When I joined the Pagan community back in the mid-1980s, no one ever suggested—ever—that one “had to believe” in certain things in order to be a Pagan and a Witch and a member of those communities in good standing. In fact, the most influential book that came out around that time defined magick as “the art of changing consciousness at will”, which is a completely naturalist way of looking at it. While there were certainly people in the community around me who subscribed to supernatural beliefs, it was well recognized that these beliefs varied from person to person, and didn’t really matter when it came to those peoples’ inclusion. I’ve said it often, but I’ll say it again: atheist and agnostic Pagans have been a part of the modern Pagan Renaissance since its inception.
So I look at the ongoing recent conflicts between nontheist/Atheopagans and those polytheists who declare that we “aren’t Pagan,”and what I see is that those elements of the community are going backwards: that even as we become somewhat more populous, rather than becoming more open-minded, more inclusive, and more rooted in the objective realities of this Universe, a significant cohort of us are instead reverting into expectation that an Abrahamic-style “credo” be accepted by all who hope to be a part of the community—on pain of ostracism if they do not.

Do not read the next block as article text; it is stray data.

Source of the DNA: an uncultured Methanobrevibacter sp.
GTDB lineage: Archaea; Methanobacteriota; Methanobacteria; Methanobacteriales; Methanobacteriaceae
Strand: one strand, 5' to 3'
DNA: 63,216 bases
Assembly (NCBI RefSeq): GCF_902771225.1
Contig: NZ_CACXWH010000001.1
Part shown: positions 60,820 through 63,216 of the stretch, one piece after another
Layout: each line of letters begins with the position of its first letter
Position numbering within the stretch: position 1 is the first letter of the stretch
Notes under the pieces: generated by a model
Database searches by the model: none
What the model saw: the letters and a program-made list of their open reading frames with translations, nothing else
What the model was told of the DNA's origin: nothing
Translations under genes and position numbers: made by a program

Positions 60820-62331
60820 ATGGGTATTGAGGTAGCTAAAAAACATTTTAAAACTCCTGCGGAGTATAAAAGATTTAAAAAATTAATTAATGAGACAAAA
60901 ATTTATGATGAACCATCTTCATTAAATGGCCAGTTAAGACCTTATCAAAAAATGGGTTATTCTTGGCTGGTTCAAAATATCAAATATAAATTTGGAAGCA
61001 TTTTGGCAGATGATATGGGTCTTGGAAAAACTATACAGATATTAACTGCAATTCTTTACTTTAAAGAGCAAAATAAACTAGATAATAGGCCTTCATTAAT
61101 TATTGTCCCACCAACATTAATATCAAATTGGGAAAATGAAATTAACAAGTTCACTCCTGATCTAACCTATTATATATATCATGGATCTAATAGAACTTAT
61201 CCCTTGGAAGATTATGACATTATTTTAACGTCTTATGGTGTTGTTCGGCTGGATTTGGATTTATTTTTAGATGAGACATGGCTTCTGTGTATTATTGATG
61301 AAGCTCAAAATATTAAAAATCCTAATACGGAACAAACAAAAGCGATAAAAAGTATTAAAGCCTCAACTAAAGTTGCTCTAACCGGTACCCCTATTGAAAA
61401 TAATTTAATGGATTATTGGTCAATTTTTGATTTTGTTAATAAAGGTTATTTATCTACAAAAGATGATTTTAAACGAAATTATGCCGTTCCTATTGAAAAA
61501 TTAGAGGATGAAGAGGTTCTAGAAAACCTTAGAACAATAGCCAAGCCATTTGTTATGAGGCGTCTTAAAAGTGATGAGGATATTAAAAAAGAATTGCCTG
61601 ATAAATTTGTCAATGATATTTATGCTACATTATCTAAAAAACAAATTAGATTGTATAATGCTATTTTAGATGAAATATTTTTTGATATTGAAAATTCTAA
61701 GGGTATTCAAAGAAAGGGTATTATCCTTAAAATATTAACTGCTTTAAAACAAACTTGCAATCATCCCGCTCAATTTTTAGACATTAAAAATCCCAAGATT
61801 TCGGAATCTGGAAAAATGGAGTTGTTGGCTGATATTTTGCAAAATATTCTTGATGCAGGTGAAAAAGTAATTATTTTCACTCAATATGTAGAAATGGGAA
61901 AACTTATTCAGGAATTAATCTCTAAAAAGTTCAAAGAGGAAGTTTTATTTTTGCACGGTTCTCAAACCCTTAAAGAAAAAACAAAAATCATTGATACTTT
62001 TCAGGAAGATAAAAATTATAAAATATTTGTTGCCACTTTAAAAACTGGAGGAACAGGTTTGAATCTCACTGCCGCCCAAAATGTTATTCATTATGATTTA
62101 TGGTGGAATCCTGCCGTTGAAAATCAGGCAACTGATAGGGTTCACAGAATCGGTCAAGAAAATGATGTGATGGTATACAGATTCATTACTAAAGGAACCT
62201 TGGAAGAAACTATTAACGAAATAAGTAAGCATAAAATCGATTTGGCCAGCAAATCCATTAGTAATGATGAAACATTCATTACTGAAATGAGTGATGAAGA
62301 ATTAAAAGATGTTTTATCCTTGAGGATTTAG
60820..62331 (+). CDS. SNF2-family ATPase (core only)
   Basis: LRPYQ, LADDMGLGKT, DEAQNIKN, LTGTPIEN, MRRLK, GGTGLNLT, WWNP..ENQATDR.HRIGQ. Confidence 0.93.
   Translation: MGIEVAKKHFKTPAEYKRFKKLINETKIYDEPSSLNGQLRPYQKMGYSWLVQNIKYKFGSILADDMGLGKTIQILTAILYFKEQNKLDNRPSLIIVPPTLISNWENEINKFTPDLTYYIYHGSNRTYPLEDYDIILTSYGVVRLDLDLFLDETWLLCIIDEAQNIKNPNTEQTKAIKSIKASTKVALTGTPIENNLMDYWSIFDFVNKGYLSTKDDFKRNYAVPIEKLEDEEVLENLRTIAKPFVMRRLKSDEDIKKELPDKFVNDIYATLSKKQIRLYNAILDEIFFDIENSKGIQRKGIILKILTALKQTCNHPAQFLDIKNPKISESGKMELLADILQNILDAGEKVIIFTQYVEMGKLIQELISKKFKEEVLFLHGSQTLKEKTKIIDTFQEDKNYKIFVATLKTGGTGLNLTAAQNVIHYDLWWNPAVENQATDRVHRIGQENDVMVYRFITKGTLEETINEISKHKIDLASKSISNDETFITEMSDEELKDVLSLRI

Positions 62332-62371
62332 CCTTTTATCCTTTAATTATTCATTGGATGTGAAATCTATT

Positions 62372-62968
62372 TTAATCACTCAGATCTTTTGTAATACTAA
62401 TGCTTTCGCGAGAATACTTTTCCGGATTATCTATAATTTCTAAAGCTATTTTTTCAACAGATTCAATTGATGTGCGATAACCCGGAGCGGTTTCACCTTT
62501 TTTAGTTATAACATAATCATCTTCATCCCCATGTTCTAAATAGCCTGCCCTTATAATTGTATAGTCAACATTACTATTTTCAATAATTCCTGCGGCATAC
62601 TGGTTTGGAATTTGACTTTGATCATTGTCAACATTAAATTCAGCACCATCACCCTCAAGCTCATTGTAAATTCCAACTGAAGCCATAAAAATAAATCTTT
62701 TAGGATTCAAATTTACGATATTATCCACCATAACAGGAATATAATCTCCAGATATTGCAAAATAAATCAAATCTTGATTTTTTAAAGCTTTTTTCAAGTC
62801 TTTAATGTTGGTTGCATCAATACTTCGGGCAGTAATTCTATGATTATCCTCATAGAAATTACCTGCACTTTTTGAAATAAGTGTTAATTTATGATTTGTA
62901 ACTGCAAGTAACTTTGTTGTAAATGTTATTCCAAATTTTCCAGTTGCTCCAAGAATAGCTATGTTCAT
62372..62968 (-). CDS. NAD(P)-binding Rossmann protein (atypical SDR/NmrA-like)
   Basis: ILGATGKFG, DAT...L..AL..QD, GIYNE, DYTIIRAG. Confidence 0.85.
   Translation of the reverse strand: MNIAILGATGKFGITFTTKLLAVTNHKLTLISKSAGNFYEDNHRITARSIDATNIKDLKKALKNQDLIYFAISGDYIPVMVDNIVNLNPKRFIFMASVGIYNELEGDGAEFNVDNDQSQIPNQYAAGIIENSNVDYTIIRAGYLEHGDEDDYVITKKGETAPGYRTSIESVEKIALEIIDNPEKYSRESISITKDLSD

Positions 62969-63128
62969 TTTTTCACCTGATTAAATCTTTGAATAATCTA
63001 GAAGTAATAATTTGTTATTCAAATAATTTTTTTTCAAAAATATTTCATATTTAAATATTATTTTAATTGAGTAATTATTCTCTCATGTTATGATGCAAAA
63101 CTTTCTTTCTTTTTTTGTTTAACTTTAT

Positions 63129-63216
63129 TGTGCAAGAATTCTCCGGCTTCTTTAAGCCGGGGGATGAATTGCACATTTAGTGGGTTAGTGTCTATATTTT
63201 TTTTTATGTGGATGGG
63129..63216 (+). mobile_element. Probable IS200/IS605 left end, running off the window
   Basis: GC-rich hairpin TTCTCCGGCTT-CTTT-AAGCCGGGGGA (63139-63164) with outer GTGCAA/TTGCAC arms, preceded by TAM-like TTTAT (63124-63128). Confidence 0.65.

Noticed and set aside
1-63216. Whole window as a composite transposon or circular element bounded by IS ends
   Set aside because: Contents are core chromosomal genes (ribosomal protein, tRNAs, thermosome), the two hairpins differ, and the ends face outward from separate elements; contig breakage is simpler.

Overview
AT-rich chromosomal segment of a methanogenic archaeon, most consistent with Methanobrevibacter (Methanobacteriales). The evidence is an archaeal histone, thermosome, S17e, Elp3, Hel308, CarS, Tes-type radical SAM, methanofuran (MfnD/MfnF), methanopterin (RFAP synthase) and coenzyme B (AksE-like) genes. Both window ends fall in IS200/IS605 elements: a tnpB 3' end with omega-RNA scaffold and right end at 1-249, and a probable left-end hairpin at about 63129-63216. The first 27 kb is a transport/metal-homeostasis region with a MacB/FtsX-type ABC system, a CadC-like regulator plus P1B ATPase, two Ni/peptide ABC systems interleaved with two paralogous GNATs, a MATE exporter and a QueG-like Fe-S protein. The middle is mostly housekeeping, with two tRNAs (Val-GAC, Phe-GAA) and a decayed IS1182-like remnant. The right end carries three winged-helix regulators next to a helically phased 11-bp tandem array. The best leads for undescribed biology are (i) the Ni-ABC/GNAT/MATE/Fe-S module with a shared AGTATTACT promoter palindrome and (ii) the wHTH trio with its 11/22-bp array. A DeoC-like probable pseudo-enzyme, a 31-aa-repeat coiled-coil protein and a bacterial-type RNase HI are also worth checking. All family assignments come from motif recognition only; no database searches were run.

That looks fanatical to me. It looks like fundamentalism to me, in its hard-shelled separation of the world into “us” and “them”. It looks like a hangover from Pagans expressing such views having formerly been Christian, or Muslim.
What it doesn’t look to me is in any way recognizably Pagan. And I hope it’s not what the Paganism of the future looks like.
We don’t need orthodoxy. Orthodoxy is a path to extremism.
I have been surprised at the large number of my fellow Pagans who have come forward to tell me that they are also atheist/agnostic since I went public with Atheopaganism. The Facebook group is up to nearly 500 members now. And I hope that there will be more of us as the availability of nontheist Paganism becomes more visible as a spiritual path.
I think we’re creating something that offers great hope for the future.
And theist Pagans are—and always have been—welcome at my rituals.